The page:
Is there anyone else I’d have loved to train with? Dorian [Yates] was a hero of mine back in the day, and I trained for a few months at his original Temple Gym, which was amazing. It was probably the most hardcore training experience of my life. He was there at the time, but trained earlier in the day: no civilian was allowed in when he was training! Training with prime Dorian? Yeah, wow, what an experience that would have been.

What do you focus on during that last drop set when your mind and muscles are screaming for you to stop?
I had a few different techniques. I always listened to music, music that inspired me and made me angry. AC-DC and Rage Against The Machine – I was an angry trainer. Do I think you have to be an angry trainer to get the best results? No, but I had to be. Other people have different mentalities. Some guys can listen to Calypso music and have amazing workouts. Like everything, it’s about whatever works for you. I would think angry thoughts, I would think about people that had crossed me.

I would think about the story of Chris Chataway, one of the two pacemakers for Roger Bannister’s attempt to break the four-minute mile in 1954. It was said that it was likely that anyone attempting to break this barrier would die. So they used to say to each other in training for the attempt, “If we die, we die”. I know this sounds dramatic – who the hell was I to be over-dramatising my own training, but I would tell myself, “fuck it, I if I die, I die”. It might have been a brutal set of squats or even dumbbell presses, but I would say that to myself because it got my blood going, and with the music blaring, I’d get so fired up.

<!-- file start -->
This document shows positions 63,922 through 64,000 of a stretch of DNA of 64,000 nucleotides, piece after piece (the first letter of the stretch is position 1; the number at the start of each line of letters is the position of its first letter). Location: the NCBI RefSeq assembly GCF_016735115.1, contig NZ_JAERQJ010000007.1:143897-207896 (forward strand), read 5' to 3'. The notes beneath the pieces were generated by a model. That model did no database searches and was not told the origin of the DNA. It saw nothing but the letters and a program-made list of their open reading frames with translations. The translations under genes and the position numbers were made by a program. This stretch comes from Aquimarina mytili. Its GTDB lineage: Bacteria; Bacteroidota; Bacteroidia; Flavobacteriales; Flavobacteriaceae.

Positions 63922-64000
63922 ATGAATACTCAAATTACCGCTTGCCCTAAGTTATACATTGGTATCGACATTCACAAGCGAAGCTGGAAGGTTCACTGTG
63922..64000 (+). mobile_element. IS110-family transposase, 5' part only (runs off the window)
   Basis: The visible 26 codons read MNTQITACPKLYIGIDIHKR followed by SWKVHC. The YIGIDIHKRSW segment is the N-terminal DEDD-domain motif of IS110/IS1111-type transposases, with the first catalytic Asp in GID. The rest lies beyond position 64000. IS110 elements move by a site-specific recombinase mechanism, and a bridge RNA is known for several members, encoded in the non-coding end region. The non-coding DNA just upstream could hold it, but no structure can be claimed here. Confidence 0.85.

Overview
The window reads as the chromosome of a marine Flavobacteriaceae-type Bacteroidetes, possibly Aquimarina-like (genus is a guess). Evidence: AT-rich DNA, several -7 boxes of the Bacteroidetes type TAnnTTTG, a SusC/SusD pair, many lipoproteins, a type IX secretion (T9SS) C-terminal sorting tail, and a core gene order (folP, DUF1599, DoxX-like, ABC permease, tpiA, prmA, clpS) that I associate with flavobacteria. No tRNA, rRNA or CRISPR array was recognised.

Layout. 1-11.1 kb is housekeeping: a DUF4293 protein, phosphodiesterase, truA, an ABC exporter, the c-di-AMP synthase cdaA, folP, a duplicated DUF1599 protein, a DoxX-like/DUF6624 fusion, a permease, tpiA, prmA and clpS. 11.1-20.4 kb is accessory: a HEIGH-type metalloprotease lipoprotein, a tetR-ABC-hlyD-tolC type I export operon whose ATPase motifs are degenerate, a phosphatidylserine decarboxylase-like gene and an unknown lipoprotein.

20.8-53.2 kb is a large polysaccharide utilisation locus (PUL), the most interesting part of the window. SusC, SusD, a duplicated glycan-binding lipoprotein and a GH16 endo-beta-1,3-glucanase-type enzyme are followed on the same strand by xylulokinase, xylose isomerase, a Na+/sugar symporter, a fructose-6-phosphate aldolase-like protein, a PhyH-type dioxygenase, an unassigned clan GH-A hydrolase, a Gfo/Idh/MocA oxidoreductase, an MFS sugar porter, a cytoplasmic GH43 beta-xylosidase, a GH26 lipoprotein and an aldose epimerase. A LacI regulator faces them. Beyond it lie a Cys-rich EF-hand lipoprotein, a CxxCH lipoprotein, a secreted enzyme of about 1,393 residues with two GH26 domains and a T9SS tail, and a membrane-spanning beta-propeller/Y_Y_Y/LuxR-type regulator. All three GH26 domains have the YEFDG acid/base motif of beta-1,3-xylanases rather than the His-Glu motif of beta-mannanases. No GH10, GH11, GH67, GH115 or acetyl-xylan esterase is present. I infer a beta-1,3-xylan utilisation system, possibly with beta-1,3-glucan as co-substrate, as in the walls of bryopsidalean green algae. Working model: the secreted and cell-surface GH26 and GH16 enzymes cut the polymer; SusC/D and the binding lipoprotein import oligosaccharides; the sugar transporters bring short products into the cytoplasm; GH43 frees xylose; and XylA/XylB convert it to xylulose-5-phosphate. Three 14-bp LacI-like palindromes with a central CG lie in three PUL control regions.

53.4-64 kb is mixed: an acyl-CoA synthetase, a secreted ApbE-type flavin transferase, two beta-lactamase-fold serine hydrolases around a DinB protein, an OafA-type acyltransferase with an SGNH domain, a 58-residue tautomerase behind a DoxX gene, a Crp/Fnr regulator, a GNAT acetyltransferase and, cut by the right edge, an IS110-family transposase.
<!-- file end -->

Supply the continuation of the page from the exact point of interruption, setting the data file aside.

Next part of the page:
For me training should be an visceral experience, an emotional experience, and that’s what I loved. And I miss it now. I’m 45 and I try to recreate it. I have many other competing priorities. I don’t want to train so hard that I am destroyed for the rest of the day. I have made peace with the fact that I can’t train like that anymore. I can touch it. I can stick my head in it a little bit. But diving head first into that way of training? No, I can’t do that, but I am OK with it, because I’ve got other things to replace it.

What has lifting given you?
It’s given me a career that’s enabled me to feed my family, so that’s the most important thing. It’s enabled me to have security for my family, and hopefully not just for my children, but my grandchildren and great-grandchildren, that’s the goal.

But ultimately it’s everything about me. I’ve worn a physique, like this or similar, for all my adult life. People have always reacted a certain way to my physique, so it’s an intrinsic part of who I am. Training is in my DNA: I can’t not do it. I’ve trained once in the last week because I’ve been traveling and I just feel out of sorts because of it. The only way I’ll stop lifting is if I’m too sick or too infirm. I hope to be 90 and lifting weights in some form or another. But as with all the aches and pains and trials and tribulations of ageing, it will be a frustrating experience because my mind will want to go to a place my body can’t take it. But that’s life.

Want more? Here’s our pick of Nick’s best IronLife articles:

The 5 Most Over-Rated Moves for Muscle

7 Rules For Your Best-Ever Body

Why Adding Size Starts In Your Mind

6 Ways To Make More Money As a PT

The Best Cardio For Fat Loss

4 Reasons You’ve Stopped Building Muscle

Nick Mitchell’s new book – Principles of Muscle Building Program Design – is out now on Amazon.
For more about Nick and Ultimate Performance click here.